Doon Theological Journal is abstracted in Religious & Theological Abstracts

Doon Theological Journal 3.1 (2006)

Postcolonialism as a Critical Practice in Biblical Studies (Part II) - Simon Samuel

This is a continuation of the article under the same title appeared in DTJ 2:2, 2005, pp. 97-119. In this article, Samuel analyzes the remaining two models of postcolonial reading of biblical discourses: ‘the intercultural/sub-cultural model’ and the ‘strategic essentialist and transcultural hybridity model.’ The author argues that the intercultural/sub-cultural model, in tune with the spirit of postmodernism, breeds sub-culturalism that erases the potential for opposition. The strategic essentialist and transcultural model, which he pioneers and proposes in biblical studies as a model, is one that can effectively engage and explain the complexities and conundrums of the biblical discourses in relation to empire, colonization and nationalism.

Global Views of the Messiah – William David Spencer

This article examines the claims of Jesus’ appearances in various cultures and their implications for proclamation of the gospel. The author finds common threads in all non-biblical and syncretistic presentations of Jesus in Caribbean, African, Islamic, Chinese and Hindu religions. In all these religions and cultures Jesus holds a special attraction to people and their response is evidence of Jesus’ prior claim on them. While Jesus has a place of honor in these cultures and religions, they often have a distorted image about Jesus, which is far removed from the biblical revelation. The author thinks the uniqueness of the person and work of Jesus – his being the Supreme God and the sufficiency of his redemptive work – is not adequately apprehended in these cultures. The paper challenges Christians to assume the servant role and assist people to find Jesus as he is presented in the Scripture.

Relevance of Calvin’s Theology for the Twenty-First Century - Lyle D. Beirma

Beirma examines the theology of John Calvin and seeks to discover its relevance in contemporary times when the western theology is criticized by Asian and Latin American theologians as individualistic and dogmatic with little significance for the life of majority of Christians living in other parts of the world. The author argues that Calvin’s theology is a theology of piety which has tremendous implications for people’s personal, spiritual as well as social life, i.e., it elicits a piety and godliness in the life of a Christian which in turn contributes to the quality of life in the society and polity at large.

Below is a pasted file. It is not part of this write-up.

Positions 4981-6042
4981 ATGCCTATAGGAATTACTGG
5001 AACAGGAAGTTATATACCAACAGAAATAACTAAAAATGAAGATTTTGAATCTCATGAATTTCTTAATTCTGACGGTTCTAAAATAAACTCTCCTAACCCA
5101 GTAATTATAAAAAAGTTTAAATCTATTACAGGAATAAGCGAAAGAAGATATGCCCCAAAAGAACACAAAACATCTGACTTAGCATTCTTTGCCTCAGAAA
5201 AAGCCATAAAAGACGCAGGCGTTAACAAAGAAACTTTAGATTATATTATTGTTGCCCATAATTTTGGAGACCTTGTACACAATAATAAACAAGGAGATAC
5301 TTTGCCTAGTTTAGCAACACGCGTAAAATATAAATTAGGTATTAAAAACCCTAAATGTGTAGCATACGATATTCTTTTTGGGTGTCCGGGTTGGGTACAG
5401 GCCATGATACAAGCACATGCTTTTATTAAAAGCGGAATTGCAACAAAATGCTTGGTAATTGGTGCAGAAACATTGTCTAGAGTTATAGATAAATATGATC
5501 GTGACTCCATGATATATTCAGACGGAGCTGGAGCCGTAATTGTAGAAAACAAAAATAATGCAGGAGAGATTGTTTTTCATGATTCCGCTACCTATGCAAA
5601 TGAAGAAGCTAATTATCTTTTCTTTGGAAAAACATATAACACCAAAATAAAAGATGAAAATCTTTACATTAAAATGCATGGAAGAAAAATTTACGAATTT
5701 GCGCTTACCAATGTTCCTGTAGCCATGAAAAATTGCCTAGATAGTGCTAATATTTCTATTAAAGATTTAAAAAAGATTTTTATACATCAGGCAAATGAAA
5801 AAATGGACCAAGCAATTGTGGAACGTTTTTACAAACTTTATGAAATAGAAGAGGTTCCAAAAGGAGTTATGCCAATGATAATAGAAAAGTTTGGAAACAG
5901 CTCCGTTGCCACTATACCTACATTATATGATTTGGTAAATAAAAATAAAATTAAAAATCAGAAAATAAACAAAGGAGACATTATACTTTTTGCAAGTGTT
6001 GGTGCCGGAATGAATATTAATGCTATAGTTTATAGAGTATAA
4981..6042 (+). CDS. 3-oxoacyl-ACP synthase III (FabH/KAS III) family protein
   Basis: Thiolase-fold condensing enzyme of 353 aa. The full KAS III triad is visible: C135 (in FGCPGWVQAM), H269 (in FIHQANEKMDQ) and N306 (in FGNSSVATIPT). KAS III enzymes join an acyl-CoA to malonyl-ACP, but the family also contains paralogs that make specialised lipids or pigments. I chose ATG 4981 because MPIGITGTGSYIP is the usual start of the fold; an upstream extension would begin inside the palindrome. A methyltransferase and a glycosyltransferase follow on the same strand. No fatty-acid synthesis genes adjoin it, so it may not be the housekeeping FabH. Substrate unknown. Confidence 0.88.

Pre-Christian Ignorance in Apostolic Preaching - Mohan Chacko

This article deals with the issue of “pre-Christian ignorance.” The author contends that in the Bible, such ignorance is ethical rather than metaphysical, contrary to that of Hindu philosophy. Pre-Christian ignorance is culpable, for it is a lack of recognition and rejection of God’s work and not a lack of knowledge or information. It is equivalent to rebellion against God’s covenant. God’s “overlooking” of this ignorance in Gentiles is both a word of judgment as well as grace. As a word of judgment, it is equal to God abandoning the nations in the past. The good news is that now, because of Christ, God calls the nations to repentance and is favorably disposed to their salvation. His passing over the sins of ignorance is not quite forgiveness or justification, but is more than a postponement of punishment. So understood, there is no contradiction between Lukan Paul and the Paul of the epistles, as is sometimes alleged. The book of Acts does not teach a natural theology nor do the epistles forget God’s gracious disposition to the Gentiles. The author develops implications for the mission of the church in India.

The God Darwin did not Believe in and a Call for an Artistic Paradigm - James Gustafson

Gustafson attempts to show the folly of Darwin’s claims on the “evolution” of humankind. The author states that it is only on certain metaphysical assumptions with limited insights in theology and science that Darwin draws his naive conclusions about God. By employing a limited metaphysical paradigm, Darwin attempts to annihilate the creator God and establish evolution as an alternative explanation for life in Nature. Contrary to this, the author opts for an open paradigm in which God could be portrayed as an artist. By employing this, the author attempts to reconcile what is not reconciled in Darwin’s thought.

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